Ryanair will be the first airline to resume flying to Ukraine once it’s safe to do so, said chief executive Michael O’Leary.
The company, who was forced on Thursday to halt all operations following the Kremlin’s invasion, expects sanctions will remain for the foreseeable future.
“We halted all Ukrainian roots until March,” O’Leary said this morning during a press conference. “We do not believe it will be possible to fly over Ukraine for the foreseeable future.”
“We will be the first to return to flying into Ukraine once it’s safe to do so but I suspect it will take probably the summer or maybe next winter.”
O’Leary added that the company is playing its part, keeping fares lower for Ukrainians across Europe to reunite with friends and family as well as delivering humanitarian cargo – the first time the airline is carrying something other than passengers in 30 years.
“We’re offering to take medical supplies and food aid down to our Polish airports,” O’Leary added. “The Poles have been phenomenal in the whole Ukrainian crisis as the Polish airport and military are willing to take all those humanitarian supplies straight off the belly of the aircraft and to the Ukrainian border.”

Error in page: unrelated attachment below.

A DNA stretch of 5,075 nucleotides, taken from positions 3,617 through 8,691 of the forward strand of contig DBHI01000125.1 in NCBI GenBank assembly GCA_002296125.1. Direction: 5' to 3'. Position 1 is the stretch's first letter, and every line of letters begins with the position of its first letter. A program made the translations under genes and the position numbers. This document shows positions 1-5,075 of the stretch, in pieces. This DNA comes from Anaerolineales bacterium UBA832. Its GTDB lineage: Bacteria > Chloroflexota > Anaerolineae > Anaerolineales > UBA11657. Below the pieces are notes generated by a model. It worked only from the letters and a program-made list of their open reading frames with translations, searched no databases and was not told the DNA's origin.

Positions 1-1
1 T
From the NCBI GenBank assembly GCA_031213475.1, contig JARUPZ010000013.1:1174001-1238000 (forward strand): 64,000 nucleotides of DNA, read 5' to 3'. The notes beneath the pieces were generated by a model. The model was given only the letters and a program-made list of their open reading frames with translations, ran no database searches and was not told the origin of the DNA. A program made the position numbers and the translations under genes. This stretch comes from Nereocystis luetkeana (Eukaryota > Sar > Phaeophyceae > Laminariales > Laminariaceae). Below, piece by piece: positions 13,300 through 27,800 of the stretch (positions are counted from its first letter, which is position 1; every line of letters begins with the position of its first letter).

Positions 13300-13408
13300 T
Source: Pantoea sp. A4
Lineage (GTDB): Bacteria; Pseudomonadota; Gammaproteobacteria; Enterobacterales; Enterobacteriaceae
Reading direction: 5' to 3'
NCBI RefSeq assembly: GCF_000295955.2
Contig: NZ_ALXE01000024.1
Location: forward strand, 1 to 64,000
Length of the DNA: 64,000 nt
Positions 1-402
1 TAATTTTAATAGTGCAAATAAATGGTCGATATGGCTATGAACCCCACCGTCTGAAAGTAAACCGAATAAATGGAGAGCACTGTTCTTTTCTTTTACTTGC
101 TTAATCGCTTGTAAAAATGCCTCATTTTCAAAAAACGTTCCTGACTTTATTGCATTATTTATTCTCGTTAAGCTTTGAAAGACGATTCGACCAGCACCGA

The conflict and the consequent repercussions on oil, which has gone up to more than $100 per barrel, will pose several challenges to airlines.
“The impact on oil prices is steep,” said O’Leary, while adding Ryanair will be insulated because it has hedged out 80 per cent of fuel needs to March 2023. “Although we do have a 20 per cent [to be bought] and that will cost us probably another €50m over the next 12 months, which is not a huge amount but it certainly makes the post-Covid recovery much more difficult.”
Even though the conflict dealt a big blow to the airline – who was Ukraine’s largest carrier carrying around two million passengers a year, Ryanair believes that airspace closures will make people steer clear of long-haul routes and go back to European short-haul destinations.
“We think long-haul will not be an option and Asia will certainly be much more expensive and harder to get to no-fly zones over Russia, Ukraine and Belarus,” he added. “We think families and people will return to the beaches of Europe – Portugal, Spain and Italy – and we’re trying to capitalise on that.”